Antagonists as More than Just Combatants
Antagonists often get used as punching bags and little more — just combat monsters. Sometimes this is deliberate, which is just fine. But sometimes the GM just isn’t sure how to make the antagonists more interesting.
Part of the key to making antagonists interesting is in detailing them: giving them goals, allies, enemies, weak spots, and so on. But wait, there’s still more we can do! (I feel like a $19.95 infomercial…)
This week we’re going to approach things from a somewhat different perspective. We’ll talk about various ways to work antagonists into your ongoing game. We’ll talk about the two methods that get used the most, and then move on to a third, less-often-used method, that will hopefully give you something worthwhile to work with.
Interfere with the Party’s Plans
Many GMs approach antagonists primarily from this view: How will the antagonists interfere with the plans of the party?
In this case, you start out knowing what plot the party will get caught up in, or maybe even what their plan is. You need to provide some resistance for them, so you figure out at what point the antagonists will get in the way and make life difficult, and how. While this method is a necessary one (what would plots be without opposition?!), it does tend to encourage villain-as-punching-bag tendencies. After all, one of the simplest ways for someone to interfere with the player characters is for him to attack them.
Instead, come up with more devious ways for the villain or antagonist to get in the way.
There are always distractions, for example. If the party has to be someplace at a certain time or do something by a certain time, then the antagonists could try to delay and distract them. This could be anything from providing the party with someone who conveniently needs their help somewhere else at just the right time, to finding ways to deceive the party into thinking their job doesn’t need to be done. The antagonist could try to throw doubt on the party’s mission, or make it look like someone has already done their job for them. There are the direct interference methods, like making a road impassable so the party has to go the long way, or sabotaging their plane so it has to stay on the ground.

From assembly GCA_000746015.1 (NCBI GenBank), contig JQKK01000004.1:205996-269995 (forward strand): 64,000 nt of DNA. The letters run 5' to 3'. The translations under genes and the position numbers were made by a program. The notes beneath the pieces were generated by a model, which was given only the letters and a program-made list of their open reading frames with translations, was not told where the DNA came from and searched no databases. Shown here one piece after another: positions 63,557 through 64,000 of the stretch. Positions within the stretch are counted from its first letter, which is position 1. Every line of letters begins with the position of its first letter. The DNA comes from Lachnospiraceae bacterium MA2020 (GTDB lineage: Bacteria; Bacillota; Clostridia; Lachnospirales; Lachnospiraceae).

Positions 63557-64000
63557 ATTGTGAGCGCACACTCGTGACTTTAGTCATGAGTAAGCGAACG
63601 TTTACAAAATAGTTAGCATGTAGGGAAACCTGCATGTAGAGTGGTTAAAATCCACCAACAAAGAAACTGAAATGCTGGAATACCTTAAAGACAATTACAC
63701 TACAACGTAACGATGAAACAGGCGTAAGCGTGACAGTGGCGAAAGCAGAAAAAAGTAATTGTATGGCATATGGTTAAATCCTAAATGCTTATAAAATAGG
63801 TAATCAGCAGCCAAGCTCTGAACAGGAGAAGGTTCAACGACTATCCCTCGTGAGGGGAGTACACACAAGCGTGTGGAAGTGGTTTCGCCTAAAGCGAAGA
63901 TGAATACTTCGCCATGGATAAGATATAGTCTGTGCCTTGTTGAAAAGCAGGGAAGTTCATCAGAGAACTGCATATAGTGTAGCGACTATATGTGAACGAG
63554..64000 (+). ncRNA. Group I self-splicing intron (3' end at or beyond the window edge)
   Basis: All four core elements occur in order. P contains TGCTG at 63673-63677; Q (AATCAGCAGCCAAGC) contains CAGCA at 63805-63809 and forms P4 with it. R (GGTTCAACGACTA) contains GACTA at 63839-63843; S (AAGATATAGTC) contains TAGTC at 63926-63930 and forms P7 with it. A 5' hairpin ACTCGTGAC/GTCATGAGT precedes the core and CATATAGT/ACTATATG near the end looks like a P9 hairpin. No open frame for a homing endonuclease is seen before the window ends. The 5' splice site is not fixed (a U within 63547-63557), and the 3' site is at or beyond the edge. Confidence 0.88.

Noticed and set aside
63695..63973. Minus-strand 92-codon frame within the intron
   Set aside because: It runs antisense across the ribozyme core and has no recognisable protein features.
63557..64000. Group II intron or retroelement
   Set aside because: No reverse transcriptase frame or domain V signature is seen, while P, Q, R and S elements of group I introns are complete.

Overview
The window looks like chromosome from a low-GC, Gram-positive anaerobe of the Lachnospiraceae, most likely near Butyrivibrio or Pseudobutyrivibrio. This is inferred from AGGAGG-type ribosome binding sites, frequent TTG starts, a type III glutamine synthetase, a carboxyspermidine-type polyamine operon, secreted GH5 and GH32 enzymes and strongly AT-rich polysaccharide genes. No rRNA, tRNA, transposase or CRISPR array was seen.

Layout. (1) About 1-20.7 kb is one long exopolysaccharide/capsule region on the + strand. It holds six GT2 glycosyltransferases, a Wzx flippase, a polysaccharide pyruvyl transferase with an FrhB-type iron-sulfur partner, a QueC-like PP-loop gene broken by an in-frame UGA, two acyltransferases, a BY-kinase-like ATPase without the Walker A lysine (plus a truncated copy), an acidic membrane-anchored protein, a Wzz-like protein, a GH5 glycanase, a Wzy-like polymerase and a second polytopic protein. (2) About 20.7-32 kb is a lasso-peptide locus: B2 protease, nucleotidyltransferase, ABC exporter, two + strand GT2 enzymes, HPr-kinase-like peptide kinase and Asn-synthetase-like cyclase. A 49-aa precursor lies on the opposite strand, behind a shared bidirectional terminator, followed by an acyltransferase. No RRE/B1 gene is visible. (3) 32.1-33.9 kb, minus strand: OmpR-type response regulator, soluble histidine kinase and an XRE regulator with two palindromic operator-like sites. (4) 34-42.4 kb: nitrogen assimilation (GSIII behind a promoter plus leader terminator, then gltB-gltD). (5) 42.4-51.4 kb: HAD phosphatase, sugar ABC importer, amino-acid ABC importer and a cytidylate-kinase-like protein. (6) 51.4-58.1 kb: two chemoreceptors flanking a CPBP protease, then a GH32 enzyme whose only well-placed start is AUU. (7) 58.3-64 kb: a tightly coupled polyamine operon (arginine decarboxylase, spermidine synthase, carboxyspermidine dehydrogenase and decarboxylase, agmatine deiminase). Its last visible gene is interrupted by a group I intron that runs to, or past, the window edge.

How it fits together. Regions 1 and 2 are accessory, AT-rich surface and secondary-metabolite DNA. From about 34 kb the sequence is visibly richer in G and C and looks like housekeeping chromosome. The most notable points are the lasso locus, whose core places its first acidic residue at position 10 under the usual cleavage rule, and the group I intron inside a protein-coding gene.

The antagonist might just want to cause the party to carry out their job slightly differently, rather than stopping them altogether.
Remember that there should generally be some way for the party to thwart the antagonist or work their way around what he’s done, or you’re just stomping on them, not providing them with interference.
Let’s go back to the idea that detailing antagonists makes them useful as more than punching bags. If you give antagonists contacts, friends, and interesting abilities, then they have resources other than combat with which they can solve their problems, even when you don’t have time to come up with intricate plans.
Oppose the Party
A similar, yet separate approach is to figure out how the antagonists plan to oppose the party on a grander scale. Method #1 is philosophically reactionary: the party plans something, and the antagonists react. Method #2 allows the antagonists to act as well as react; their actions just happen to be things that the party will find objectionable, or that come into conflict with the party.
“Opposing the party on a grander scale” doesn’t necessarily mean that a given antagonist sees the party as her long-term enemy, although it might. It means that you can find things for antagonists to do by planning their goals to come into conflict with whatever the PCs see themselves as being about. This is another major way that many GMs come up with plots for their players to solve.